We are in a world of deep uncertainty, but as chair of the Scottish National Investment Bank, our remit is to finance the transition to net-zero, to focus on place-based inequality, and try to ameliorate that through investment activity, while also focusing on creating a more innovative economy with higher productivity. Those three things do not change because of the Ukraine War. They are still critical objectives. Low productivity is a problem for most Western economies, but it is a particular problem in Scotland. Hence, we do need to help to catalyze a change to our business base so that we have more scaleup companies that aid that productivity.
Could you share with us what have been the priority development areas that the Scottish National Investment Bank has targeted?
We have been in existence for about 17 months, which is quite a short time. However, we have made 13 investments and committed nearly $262 million in that period. There are three themes in our portfolio. The one that has the largest number of companies in it is about scaling up on innovative businesses. These businesses, often technology and digitally driven, are already revenue-producing, mostly profitable, but have an opportunity to go through a step change. That step change is something that the bank is really interested in helping to finance. Some of those companies are existing in the low carbon space. One of the companies we are excited about is called Sunamp, which makes heat storage batteries and is already exporting its technology globally. As moving domestic heat from dependence on gas is a huge challenge for the Western world, Sunamp’s technology is very relevant.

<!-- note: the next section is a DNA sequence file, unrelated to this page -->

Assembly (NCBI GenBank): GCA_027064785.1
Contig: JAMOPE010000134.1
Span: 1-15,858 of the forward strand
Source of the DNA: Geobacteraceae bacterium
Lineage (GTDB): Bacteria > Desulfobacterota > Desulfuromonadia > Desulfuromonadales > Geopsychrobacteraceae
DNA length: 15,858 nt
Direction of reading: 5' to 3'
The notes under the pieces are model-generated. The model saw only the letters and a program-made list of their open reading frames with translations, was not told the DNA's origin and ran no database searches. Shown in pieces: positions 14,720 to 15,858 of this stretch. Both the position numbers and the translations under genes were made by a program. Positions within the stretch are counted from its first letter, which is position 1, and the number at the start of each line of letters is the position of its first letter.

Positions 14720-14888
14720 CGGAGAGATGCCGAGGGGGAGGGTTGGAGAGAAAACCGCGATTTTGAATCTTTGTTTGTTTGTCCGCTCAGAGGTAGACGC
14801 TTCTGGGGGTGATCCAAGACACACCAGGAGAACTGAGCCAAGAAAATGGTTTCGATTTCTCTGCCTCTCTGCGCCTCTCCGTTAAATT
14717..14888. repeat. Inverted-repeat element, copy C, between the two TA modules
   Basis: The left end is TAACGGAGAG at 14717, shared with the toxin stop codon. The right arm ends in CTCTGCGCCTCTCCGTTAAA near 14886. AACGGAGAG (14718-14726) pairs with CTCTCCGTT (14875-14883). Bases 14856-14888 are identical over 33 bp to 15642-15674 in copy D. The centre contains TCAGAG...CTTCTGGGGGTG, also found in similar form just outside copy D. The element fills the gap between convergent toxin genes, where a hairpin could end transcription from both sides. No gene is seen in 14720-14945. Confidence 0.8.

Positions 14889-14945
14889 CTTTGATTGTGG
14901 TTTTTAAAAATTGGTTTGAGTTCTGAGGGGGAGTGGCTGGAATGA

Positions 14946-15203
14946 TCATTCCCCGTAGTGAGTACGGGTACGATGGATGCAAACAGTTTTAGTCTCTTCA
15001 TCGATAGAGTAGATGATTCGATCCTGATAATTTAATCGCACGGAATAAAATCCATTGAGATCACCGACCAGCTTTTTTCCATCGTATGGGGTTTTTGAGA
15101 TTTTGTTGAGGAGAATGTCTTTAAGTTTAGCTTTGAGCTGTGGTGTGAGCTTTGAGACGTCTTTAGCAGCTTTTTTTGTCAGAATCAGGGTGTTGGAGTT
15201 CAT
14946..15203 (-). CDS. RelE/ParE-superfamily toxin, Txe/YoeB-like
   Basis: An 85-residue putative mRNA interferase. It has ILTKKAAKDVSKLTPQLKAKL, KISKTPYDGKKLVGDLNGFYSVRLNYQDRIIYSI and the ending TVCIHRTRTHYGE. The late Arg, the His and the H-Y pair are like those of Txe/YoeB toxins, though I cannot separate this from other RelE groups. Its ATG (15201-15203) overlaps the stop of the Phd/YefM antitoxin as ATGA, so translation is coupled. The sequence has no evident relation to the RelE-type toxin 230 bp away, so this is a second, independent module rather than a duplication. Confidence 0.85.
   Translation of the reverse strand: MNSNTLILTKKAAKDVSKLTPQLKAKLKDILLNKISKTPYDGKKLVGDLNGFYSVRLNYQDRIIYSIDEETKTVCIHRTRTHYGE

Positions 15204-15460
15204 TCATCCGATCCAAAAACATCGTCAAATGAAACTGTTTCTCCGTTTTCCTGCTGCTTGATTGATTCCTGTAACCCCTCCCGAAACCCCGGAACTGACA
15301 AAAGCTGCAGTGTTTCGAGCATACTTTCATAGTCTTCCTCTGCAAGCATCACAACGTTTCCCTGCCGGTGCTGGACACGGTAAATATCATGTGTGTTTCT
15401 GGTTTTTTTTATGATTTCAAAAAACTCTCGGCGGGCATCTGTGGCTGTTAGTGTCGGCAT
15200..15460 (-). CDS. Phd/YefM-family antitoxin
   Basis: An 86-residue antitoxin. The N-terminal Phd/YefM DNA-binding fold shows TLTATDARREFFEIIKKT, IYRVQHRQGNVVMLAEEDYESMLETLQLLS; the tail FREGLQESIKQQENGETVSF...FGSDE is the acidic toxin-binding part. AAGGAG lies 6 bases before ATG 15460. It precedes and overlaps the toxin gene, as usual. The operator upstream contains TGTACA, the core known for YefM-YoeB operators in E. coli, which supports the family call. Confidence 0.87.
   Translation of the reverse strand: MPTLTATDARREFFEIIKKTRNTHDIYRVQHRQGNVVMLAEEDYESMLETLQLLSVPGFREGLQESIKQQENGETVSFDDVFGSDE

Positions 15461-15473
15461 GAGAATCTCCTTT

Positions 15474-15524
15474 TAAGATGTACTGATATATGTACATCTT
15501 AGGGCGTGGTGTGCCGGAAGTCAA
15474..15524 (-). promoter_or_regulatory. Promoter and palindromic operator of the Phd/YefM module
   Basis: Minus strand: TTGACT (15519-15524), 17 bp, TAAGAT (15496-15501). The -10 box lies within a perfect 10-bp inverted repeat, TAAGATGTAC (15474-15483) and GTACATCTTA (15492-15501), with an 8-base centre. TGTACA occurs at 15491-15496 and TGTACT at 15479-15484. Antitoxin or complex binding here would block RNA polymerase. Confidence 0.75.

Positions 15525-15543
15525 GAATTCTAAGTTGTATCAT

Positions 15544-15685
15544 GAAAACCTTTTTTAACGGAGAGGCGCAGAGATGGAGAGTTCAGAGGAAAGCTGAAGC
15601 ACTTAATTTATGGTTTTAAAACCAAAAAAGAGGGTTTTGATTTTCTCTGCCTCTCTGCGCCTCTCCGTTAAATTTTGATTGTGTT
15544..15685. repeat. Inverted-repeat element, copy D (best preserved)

The second area is based around inequality of place. We are looking for projects that play into that geographical inequality. That can be rural as well as urban. For example, we have invested in that space in affordable housing and in tourist infrastructure in the Scottish Highlands. We are also looking at other projects that have a geographical and economic dimension that plays into that space.
The third area is infrastructure. Recently, we invested $39 million in the transformation of Aberdeen harbor. The oil and gas industry is very much based in Aberdeen and is its key port. However, the demands of offshore wind, and particularly floating wind, require very different port configurations. Consequently, Aberdeen has gone through a very large capital expenditure project. We were very pleased to be able to help finance that, which will keep Aberdeen at the forefront of port competitiveness, allowing that pivot from oil and gas to offshore renewables. That type of infrastructure project is also something we are truly interested in. Those would be some examples of the kinds of things we have done in our first 17 months.
Tell us about your investment philosophy and what it is that you are looking for in a company to give it the green light?
We look for projects that are commercial because we think that our job is to crowd in private capital, and we can only do that by being in viable projects. They have to have mission benefits that align with our missions of net-zero, innovation and place-based equality. The first thing we look at is if this project meets one of our missions. If it does not, we very politely say it is not for us. If it does, we then check its commerciality. The third element of that is that we have a long-term time horizon. We describe ourselves as a patient capital investor. We are comfortable being invested in companies or lending to companies over a 10- or 20-year time horizon. That differentiates us from quite a number of other potential investors. The final part is that we do not compete with the private sector because we are a state development bank. We must not compete with the private sector. We need to be additive to what the private sector is doing.